• 9. 9 The challenges of multidisciplinarity • In a futures project, how to persuade the representatives of different sciences and disciplines to a dialogue which is problem-oriented so that no single science dominates? • How can an individual futurist learn to master several disciplines? • How to question and break the unnecessary borders between sciences? • How to avoid the situation where multidisciplinarity ends up as a mere label or superficial talk?
  • 10. 10 The dilemma of multidisciplinarity On one hand, it is sensible to take into account as many relevant futures impacts as possible. On the other hand, the multiplicity of fields of analysis generates disjointedness and immeasurableness.  the more futures impacts, the more difficult they are to compare. Solutions: 1. To make commensurate: choose a shared measure of a value or meaning, utility (eg. the evaluation of ecological and economic futures impacts in money) 1. To transfer to border condition (eg. to formulate them as the primary assumptions which structure decision-making).
  • 11. 29.1.2015 11 Knowledge Interests in Research Technical knowledge interest Practical, interpretative knowledge interest Intuition Critical knowledge interest Source: P. Kyrö, www.metodix.fi 30 May, 2001 Study problem
  • 12. 29.1.2015 12 Technical (Instrumental) Knowledge Interest Searches information that can be used to explain the study object and/or control its behaviour in its natural environment. Methods of study: Empirical and experimental data gathering and analysis; measurement techniques, observing techniques, laboratory techniques, statistical methods, trend analysis, etc. Values: objectivity, value neutrality Goal: technical realisation An answer is searched to • What are the possible futures of the problem/question/phenomenon at hand? • What is the level of probability of each possible future? • What are the interfering variables?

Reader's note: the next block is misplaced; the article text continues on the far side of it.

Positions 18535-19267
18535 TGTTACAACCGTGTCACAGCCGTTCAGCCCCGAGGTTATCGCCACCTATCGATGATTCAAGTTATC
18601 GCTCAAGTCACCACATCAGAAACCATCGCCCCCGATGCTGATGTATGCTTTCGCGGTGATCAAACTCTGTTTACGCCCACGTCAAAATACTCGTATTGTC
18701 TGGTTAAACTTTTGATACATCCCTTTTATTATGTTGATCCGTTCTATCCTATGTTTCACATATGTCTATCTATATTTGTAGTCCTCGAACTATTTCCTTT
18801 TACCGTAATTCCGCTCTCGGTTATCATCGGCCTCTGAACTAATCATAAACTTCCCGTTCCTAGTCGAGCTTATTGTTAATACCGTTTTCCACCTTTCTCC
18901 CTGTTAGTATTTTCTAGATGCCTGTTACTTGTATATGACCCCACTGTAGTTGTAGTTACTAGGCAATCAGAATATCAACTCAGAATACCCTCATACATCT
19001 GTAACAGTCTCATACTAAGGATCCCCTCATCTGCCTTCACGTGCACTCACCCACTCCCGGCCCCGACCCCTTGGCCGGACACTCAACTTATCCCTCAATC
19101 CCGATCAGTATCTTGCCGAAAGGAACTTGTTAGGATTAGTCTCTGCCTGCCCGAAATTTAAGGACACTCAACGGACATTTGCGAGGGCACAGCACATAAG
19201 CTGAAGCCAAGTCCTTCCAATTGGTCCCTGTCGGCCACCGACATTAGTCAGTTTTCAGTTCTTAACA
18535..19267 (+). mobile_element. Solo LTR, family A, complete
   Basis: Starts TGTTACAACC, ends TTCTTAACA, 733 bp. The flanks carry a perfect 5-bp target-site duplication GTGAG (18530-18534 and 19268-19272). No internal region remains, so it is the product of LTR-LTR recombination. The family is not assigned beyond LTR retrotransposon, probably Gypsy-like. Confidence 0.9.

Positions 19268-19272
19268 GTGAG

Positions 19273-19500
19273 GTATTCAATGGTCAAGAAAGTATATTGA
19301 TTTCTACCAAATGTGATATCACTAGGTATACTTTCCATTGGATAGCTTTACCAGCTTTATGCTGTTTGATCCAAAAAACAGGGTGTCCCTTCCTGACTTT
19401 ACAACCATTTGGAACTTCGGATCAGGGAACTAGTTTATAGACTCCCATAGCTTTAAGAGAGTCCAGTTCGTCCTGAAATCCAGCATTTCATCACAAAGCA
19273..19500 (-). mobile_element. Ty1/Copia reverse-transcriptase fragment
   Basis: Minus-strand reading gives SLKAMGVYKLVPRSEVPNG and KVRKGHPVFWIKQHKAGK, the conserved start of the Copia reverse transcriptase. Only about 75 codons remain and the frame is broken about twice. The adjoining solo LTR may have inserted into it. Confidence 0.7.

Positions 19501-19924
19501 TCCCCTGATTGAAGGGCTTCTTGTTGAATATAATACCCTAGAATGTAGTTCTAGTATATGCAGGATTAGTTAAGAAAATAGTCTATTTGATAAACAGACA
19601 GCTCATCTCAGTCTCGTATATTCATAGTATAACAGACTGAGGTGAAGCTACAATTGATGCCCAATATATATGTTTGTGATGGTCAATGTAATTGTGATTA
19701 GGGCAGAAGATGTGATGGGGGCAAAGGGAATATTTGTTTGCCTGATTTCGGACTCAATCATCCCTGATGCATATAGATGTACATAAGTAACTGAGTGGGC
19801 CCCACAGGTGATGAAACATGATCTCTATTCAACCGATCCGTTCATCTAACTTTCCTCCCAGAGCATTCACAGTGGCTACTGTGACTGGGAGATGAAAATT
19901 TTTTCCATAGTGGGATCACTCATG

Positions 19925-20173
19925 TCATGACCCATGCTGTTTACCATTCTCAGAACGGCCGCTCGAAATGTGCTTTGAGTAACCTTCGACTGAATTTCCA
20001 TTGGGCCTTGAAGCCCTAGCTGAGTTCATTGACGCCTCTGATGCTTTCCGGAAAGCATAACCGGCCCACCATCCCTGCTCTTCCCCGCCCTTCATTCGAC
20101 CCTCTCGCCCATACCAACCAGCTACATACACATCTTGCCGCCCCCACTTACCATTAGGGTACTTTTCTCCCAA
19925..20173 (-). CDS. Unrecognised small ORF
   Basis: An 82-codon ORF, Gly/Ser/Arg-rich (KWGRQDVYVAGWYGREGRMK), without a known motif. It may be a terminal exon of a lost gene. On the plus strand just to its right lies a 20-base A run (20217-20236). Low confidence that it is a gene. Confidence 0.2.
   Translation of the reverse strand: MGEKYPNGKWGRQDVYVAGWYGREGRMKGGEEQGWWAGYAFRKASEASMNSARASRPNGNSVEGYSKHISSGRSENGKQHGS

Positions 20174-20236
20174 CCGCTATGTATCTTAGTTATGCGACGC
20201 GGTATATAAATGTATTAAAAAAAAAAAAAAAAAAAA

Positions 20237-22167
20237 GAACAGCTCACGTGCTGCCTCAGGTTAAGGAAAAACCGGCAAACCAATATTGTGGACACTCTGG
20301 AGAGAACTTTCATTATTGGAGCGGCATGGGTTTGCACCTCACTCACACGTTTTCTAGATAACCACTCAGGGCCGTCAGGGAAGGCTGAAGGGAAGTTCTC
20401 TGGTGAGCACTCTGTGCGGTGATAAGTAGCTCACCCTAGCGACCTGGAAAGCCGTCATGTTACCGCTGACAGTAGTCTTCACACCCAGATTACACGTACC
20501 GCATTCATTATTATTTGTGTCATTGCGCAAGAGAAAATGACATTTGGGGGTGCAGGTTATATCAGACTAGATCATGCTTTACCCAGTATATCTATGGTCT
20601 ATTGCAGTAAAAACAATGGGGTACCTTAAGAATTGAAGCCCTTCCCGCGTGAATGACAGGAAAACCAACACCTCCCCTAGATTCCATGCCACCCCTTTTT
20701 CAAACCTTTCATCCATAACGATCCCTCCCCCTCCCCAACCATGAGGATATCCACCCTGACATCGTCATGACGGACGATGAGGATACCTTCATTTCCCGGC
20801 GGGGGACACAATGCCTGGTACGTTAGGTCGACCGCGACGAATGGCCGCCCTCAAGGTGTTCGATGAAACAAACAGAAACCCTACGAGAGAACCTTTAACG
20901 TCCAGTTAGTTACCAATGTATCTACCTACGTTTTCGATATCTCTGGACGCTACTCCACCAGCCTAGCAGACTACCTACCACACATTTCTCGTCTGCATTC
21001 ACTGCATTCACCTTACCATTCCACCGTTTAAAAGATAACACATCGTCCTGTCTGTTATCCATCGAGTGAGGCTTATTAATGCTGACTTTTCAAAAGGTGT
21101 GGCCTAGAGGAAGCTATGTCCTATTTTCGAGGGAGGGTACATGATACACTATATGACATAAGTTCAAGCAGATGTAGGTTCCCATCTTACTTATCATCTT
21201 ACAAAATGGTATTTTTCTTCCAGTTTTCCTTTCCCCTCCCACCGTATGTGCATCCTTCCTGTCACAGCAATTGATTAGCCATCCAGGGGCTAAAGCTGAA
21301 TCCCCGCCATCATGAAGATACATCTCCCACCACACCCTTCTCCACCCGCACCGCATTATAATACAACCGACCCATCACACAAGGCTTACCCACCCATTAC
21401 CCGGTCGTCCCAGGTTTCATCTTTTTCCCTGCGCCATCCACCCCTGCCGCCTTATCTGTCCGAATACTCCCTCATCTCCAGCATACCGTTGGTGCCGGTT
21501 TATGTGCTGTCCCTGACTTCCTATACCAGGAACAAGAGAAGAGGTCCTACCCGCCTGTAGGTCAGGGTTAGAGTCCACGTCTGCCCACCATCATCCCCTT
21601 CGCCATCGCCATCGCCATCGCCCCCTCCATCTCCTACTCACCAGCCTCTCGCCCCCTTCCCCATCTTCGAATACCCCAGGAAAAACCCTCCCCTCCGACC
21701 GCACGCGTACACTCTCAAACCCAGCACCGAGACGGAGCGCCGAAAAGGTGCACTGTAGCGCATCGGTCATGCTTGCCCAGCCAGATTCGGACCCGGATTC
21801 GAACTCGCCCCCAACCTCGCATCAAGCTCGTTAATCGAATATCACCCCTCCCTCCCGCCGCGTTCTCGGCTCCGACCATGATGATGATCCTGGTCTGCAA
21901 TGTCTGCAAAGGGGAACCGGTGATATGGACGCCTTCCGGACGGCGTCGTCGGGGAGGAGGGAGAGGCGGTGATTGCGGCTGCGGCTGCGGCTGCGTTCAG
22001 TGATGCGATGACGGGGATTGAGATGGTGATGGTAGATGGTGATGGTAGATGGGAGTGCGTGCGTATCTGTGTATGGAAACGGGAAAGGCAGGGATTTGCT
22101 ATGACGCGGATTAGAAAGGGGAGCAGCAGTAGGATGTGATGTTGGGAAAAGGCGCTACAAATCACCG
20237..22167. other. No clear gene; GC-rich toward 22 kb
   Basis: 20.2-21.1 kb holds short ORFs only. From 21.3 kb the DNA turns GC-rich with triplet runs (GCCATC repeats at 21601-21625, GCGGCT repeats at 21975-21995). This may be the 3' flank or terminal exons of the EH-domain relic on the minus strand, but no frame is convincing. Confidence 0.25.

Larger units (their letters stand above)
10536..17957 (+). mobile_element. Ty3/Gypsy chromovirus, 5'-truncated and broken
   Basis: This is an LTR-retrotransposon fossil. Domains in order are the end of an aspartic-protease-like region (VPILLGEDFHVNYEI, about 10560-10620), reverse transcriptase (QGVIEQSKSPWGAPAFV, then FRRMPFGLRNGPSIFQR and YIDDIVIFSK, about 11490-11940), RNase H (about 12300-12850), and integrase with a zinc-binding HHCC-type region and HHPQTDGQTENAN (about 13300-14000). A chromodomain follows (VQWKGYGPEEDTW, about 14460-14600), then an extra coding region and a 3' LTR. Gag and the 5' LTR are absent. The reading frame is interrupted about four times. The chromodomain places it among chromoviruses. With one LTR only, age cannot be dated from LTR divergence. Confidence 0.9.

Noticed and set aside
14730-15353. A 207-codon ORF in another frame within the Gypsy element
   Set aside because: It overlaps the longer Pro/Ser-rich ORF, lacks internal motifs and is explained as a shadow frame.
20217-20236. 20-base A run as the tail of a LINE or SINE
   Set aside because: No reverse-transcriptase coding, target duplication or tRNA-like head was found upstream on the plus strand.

• 13. 29.1.2015 13 Practical (Interpretative, Hermeneutical) Knowledge Interest Aims at understanding the problem or phenomenon under study from the human point of view. Methods of study: interpretative data gathering methods, i.e. discourse analysis, SSM. Goal: Meaning of phenomena, actor’s choices and behaviour, expectations, value preferences etc. Is used to create a value analysis based on the different interpretations of a phenomenon. Values: pluralism, equality of different interpretations. An answer is searched to: • What are the different interpretations of the future of the issue/research problem etc. under study? • What makes them different? • How can we reach a common (and democratic) view and understanding on the future of this issue/research problem etc. at hand?
  • 14. 29.1.2015 14 Critical (Emancipatory) Knowledge Interest Focuses on the factors behind the subjective conceptions of the problem or phenomenon under study (power relations, politics & policy choices, appreciations, social needs, interests, expectations, etc.) Values: Liberation from conventional and conformist thinking in order to reveal new viewpoints, meanings, hidden social relations, etc. Normative by nature Goal: Aims at change, renewal. Methods of study: action research, CLA (Causal Layered Analysis), value analysis, futures workshops, sometimes Delphoi, SSM, etc. An answer is searched to: • How can we free ourselves from our preconceptions, ideas and beliefs which tend to be largely inbuilt and unconscious? • How can we broaden the variety of futures that genuinely are alternative?
  • 15. 29.1.2015 15 Is based on a person’s own subjective feelings, experiences, culture, language, and realisations. Values: Creativity, search for new ways to see in order to make better choices; openness to change. Goal: The motive behind all scientific work is intuitive and creative by nature, and therefore important to all the other three forms of knowledge interests. An answer is searched to: • How can we use our creativity in a courageous and high-spirited way to understand, open and describe alternatives and possibilities? Intuition and Creative Thinking
  • 16. 29.1.2015 16 Three Types of Imagination Logical imagination • Extrapolation of current trends • Critique  room for new ideas • Reveals what is wrong Critical imagination • Search for structural weaknesses in the existing state of affairs  creating a context for alternative futures • Reveals why things are wrong Creative imagination • Strikes out on a completely new cause • Breaks radically with prevalent concepts  opens the way for something new to emerge